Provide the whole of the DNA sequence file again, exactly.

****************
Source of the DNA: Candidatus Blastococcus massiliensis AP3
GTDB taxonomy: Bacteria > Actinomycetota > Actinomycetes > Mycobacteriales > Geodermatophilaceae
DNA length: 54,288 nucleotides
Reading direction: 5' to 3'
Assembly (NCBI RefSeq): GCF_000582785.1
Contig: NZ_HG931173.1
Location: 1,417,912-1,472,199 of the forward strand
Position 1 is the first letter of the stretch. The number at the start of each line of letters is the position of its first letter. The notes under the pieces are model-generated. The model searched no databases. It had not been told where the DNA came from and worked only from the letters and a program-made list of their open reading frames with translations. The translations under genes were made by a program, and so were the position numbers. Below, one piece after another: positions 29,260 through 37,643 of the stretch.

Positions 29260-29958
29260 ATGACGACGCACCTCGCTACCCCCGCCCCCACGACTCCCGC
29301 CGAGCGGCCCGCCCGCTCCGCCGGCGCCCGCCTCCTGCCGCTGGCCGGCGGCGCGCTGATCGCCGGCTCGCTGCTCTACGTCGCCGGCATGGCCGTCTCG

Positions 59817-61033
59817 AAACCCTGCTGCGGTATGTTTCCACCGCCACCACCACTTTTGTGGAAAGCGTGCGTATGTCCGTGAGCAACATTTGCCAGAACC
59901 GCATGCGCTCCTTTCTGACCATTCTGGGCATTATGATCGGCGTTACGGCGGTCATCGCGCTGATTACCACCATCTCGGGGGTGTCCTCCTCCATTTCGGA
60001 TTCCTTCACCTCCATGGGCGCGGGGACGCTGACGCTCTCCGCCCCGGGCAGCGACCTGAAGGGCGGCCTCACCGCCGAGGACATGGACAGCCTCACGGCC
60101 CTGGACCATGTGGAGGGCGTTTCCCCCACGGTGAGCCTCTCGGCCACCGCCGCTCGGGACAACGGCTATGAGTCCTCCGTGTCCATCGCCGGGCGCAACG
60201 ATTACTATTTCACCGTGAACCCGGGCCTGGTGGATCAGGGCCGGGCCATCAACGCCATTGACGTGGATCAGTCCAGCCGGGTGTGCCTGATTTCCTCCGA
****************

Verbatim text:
Source of the DNA: Candidatus Blastococcus massiliensis AP3
GTDB taxonomy: Bacteria > Actinomycetota > Actinomycetes > Mycobacteriales > Geodermatophilaceae
DNA length: 54,288 nucleotides
Reading direction: 5' to 3'
Assembly (NCBI RefSeq): GCF_000582785.1
Contig: NZ_HG931173.1
Location: 1,417,912-1,472,199 of the forward strand
Position 1 is the first letter of the stretch. The number at the start of each line of letters is the position of its first letter. The notes under the pieces are model-generated. The model searched no databases. It had not been told where the DNA came from and worked only from the letters and a program-made list of their open reading frames with translations. The translations under genes were made by a program, and so were the position numbers. Below, one piece after another: positions 29,260 through 37,643 of the stretch.

Positions 29260-29958
29260 ATGACGACGCACCTCGCTACCCCCGCCCCCACGACTCCCGC
29301 CGAGCGGCCCGCCCGCTCCGCCGGCGCCCGCCTCCTGCCGCTGGCCGGCGGCGCGCTGATCGCCGGCTCGCTGCTCTACGTCGCCGGCATGGCCGTCTCG

Positions 59817-61033
59817 AAACCCTGCTGCGGTATGTTTCCACCGCCACCACCACTTTTGTGGAAAGCGTGCGTATGTCCGTGAGCAACATTTGCCAGAACC
59901 GCATGCGCTCCTTTCTGACCATTCTGGGCATTATGATCGGCGTTACGGCGGTCATCGCGCTGATTACCACCATCTCGGGGGTGTCCTCCTCCATTTCGGA
60001 TTCCTTCACCTCCATGGGCGCGGGGACGCTGACGCTCTCCGCCCCGGGCAGCGACCTGAAGGGCGGCCTCACCGCCGAGGACATGGACAGCCTCACGGCC
60101 CTGGACCATGTGGAGGGCGTTTCCCCCACGGTGAGCCTCTCGGCCACCGCCGCTCGGGACAACGGCTATGAGTCCTCCGTGTCCATCGCCGGGCGCAACG
60201 ATTACTATTTCACCGTGAACCCGGGCCTGGTGGATCAGGGCCGGGCCATCAACGCCATTGACGTGGATCAGTCCAGCCGGGTGTGCCTGATTTCCTCCGA